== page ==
Tlingit Formline Practice: Claw Designs

A long, long time ago when the world was still young, all creatures had the same bodily appearance. All anyone could see were the dim outlines of each other. That is, until Raven released light upon the world. That’s when the various creatures assumed the different forms we see them in today.

Even though humans have bodies different from the animal creatures, we still acknowledge the intelligence and spirit in everything, and so they are our relatives. We talk to the animals. They represent our different clan crests and so we are very close to them.

In Tlingit design, you will see animals with human characteristics. Sometimes the feet and hands of animals will even use human hands. I’ve taken wing designs and made them to suggest human hands with long pointed fingers.

On totems you may see Raven with humanlike arms and legs that have feathers attached. Occasionally, you will see what looks to be like a human morphing into an animal. And of course, there’s always the infamous shape-shifting kooshdaakhaa (land otter-man), who could lure a (usually drowning) person into their own world.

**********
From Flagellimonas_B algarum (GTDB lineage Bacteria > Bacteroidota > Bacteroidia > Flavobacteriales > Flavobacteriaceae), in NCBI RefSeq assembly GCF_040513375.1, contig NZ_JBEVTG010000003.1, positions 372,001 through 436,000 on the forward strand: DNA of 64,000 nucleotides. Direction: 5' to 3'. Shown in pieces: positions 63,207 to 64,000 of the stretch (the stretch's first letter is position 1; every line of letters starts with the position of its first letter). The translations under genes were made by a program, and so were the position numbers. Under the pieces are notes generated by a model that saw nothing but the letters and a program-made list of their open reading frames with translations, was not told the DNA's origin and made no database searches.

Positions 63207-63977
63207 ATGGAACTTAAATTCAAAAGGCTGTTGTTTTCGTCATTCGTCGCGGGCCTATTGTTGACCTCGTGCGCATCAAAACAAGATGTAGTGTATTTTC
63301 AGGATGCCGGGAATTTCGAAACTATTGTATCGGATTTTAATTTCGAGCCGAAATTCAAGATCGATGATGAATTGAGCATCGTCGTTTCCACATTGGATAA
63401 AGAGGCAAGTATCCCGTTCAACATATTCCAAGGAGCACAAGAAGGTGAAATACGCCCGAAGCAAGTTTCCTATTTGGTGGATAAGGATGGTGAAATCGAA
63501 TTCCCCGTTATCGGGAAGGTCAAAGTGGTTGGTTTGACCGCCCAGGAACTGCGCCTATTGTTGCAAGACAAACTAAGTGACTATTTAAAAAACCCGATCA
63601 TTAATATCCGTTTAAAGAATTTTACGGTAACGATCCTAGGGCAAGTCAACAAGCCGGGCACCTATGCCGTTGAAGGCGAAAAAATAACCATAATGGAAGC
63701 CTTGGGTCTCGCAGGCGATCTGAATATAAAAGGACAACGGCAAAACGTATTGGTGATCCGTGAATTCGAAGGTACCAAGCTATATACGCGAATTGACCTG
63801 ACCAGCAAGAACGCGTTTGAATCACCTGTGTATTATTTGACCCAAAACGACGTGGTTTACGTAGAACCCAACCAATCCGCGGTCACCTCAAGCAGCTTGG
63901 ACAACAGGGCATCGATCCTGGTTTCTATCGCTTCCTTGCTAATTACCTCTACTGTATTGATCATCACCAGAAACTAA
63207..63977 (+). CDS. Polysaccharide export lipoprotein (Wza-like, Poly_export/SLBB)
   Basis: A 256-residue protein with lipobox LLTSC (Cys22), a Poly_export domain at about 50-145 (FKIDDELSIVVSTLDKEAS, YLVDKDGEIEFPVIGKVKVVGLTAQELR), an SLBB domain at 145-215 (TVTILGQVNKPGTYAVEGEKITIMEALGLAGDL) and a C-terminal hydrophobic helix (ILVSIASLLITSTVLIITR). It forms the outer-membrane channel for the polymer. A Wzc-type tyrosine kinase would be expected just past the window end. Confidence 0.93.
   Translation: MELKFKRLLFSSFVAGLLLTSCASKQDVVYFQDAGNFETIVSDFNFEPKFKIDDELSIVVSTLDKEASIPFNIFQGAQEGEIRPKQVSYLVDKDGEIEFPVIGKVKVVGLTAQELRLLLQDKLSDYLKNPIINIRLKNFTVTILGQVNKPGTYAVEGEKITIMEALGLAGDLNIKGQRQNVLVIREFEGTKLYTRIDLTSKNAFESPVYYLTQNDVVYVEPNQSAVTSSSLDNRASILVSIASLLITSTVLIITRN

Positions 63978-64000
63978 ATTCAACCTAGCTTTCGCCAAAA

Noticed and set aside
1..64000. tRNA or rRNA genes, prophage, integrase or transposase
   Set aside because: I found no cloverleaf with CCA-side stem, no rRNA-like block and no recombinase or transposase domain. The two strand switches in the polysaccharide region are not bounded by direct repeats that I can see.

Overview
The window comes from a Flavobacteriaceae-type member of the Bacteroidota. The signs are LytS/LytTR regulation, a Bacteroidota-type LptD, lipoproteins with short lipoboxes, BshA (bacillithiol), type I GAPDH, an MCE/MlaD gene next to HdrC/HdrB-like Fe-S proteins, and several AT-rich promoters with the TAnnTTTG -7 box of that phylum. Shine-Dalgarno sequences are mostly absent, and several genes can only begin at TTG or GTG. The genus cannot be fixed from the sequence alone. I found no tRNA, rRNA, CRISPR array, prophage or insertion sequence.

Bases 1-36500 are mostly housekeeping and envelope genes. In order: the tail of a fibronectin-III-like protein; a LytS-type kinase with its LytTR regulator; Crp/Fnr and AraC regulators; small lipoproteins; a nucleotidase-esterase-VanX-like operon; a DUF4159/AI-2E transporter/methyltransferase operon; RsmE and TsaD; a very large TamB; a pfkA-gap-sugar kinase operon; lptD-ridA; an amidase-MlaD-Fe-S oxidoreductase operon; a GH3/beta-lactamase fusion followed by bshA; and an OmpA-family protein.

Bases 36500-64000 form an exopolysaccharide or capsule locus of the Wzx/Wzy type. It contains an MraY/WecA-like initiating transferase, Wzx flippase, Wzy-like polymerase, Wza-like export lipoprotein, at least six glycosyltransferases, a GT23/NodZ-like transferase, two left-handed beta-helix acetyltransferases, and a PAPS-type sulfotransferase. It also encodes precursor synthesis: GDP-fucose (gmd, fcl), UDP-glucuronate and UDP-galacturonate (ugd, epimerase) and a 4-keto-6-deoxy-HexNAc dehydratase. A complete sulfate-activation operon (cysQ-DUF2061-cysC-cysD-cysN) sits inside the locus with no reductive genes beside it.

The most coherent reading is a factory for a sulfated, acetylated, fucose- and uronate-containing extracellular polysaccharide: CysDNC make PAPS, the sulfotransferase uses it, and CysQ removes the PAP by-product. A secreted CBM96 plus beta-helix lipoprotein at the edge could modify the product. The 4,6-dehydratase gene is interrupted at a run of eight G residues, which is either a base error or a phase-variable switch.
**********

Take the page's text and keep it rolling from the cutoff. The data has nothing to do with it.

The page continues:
Ambiguity is one of the features of Tlingit art. Body parts like hands and claws might can be interchangeable. So it is good to practice lots of different claws.

Below are two paintings I did that were part of the “Journey to What Matters” permanent installation at the Allen Auditorium on the historic Sheldon Jackson campus. This illustrates what I mentioned above, about how I use large hands to represent wings. Next to it is my rendition of “The Woman Who Married a Bear” so you can see another example of stylized bear claws. Followed by my Tlingit Art Daily Sketch – Claws.

Raven at the Head of Nass

Raven at the Head of Nass

Woman Who Married a Bear

Woman Who Married a Bear

Tlingit Art Daily Sketch Jan 13 - Claws

Mostly Claws






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